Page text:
The Sports Ministry has made it mandatory for the National Olympic Committee of Sri Lanka (NOCSL) to audit their annual accounts through the government auditor--the Auditor General’s Department--Minister of Sport Harin Fernando said.
The decision comes in the wake of NOCSL's attempt to gain complete independence and autonomy claiming non-Government organization (NGO) status with no links whatsoever with the Government.
The auditing of accounts by Government auditors is a mandatory requirement under the Sports Law for all national sports associations and all committees including the NOCSL but has often been resisted by the NOCSL.
Although this has often caused delays in holding annual general meetings, given the workload of the auditors, it is a useful check-and-balance in governance of these largely corrupt institutions.
“Just as any other sports association in the country, they must audit their accounts through the government auditors,” Minister Fernando said responding to questions.
Recently, writing directly to the Attorney General’s Department, the NOCSL requested exemption from audit by Government auditors, causing consternation among the sports fraternity.
They also wanted amendments to the Sports Law and regulations enacted therein to ensure complete independence and autonomy citing International Olympic Committee (IOC) requirements.
Their letter was after a‘Special Audit Report on Sports in Sri Lanka and its Administration’ dated May 21, 2018, recommended legal action against those who violated the Sports Law by failing to follow government financial regulations, Government procurement guidelines and Government administrative regulations.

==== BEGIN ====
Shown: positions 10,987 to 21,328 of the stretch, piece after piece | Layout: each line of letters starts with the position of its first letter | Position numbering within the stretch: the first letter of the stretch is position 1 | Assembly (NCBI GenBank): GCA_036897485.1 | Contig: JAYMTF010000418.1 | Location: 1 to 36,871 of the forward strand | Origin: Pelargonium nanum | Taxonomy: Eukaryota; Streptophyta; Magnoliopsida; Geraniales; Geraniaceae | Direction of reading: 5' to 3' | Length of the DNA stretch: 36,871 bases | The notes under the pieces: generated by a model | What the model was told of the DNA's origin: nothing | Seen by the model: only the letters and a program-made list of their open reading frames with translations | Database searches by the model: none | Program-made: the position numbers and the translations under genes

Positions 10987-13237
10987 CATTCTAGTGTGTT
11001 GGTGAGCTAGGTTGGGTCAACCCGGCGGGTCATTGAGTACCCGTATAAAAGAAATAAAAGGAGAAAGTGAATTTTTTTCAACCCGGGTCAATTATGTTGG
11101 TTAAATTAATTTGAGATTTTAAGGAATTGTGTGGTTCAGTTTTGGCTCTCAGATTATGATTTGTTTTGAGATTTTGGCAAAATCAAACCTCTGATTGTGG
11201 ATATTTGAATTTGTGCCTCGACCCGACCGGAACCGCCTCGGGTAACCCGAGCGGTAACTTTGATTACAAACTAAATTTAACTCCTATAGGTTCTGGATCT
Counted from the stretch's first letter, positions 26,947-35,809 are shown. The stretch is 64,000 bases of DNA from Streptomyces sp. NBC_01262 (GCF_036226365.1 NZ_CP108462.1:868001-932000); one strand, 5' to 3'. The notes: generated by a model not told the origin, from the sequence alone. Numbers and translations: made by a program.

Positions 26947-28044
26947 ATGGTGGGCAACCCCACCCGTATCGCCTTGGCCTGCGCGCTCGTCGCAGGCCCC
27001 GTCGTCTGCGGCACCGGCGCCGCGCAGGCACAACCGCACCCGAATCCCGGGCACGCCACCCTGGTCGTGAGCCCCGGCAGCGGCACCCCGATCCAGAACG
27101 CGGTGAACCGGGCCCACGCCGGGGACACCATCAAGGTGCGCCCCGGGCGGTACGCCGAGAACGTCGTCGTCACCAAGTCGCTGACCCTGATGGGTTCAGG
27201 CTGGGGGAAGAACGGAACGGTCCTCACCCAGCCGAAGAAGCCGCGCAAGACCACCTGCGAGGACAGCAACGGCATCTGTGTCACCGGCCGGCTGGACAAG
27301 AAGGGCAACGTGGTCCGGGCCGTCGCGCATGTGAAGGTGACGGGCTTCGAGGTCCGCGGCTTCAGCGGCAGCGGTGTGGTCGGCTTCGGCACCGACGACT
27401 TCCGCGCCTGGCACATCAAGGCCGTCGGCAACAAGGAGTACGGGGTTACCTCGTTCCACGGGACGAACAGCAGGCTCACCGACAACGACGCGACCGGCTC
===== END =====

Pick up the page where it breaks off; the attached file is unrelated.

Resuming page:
Maxwell De Silva, the Secretary General of the NOCSL says that the assertion of the Auditor General is inherently wrong as the NOC Sri Lanka is not a Government department or entity relying on funds provided through the consolidated fund voted for by Parliament.
“The approach of the Auditor General is completely wrong as following the directives issued by the Auditor General can have drastic implications on the independence and/or autonomy of the NOC Sri Lanka, which can attract penal sanctions of the IOC, which insists that NOCs should be independent and autonomous, free from all forms of government interferences and/or meddling”, de Silva wrote in his letter.
It is copied to the Prime Minister, Sports Minister, Secretary to the Ministry of Sports, and two others from the IOC and the Asian Olympic Council.
This statement is far from the truth. While the NOCSL receives sufficient funds to manage most of its activities, including day-to-day expenditure, from the global body, it also consumes a considerable amount of tax payers’ money.
The Ministry of Sports provides monies allocated by the Treasury to enable the NOCSL to sponsor athletes to represent Sri Lanka at numerous Games organized with IOC collaboration.
This includes the Olympic Games, Commonwealth Games and the Asian Games. These require a proper auditing by the Government auditors.
This request for exemption from Government auditing comes at a time when an amount of Rs. 100 million is being proposed in the 2019 State budget as an allocation to the NOCSL.
However the proposal has now been shot down at the request of the Ministry of Sports.
Never in the history of Sri Lanka has the Government allocated funds directly to the NOCSL, which falls under the Ministry of Sports.
The proposal took the Sports Ministry by surprise and caused concern among many who are aware of the lack of accountability and transparency in the Olympic Committee during the past several years.
In a letter addressed to the Minister of Finance, Co-Cabinet Minister in charge of Sports Harin Fernando has vehemently opposed the move citing that it’s against financial regulations.
“I was also surprised as to how the money was allocated to the NOCSL through the budget but we have managed to stop that,” said the Minister.
Though the Olympic Charter requires NOCs to preserve their autonomy and resist all pressures of any kind–including, but not limited to, political, legal, religious or economic pressures which may prevent them from complying with the Olympic Charter–it also requires member associations to operate in accordance with both the rules of the Olympic Movement and the laws of the land.
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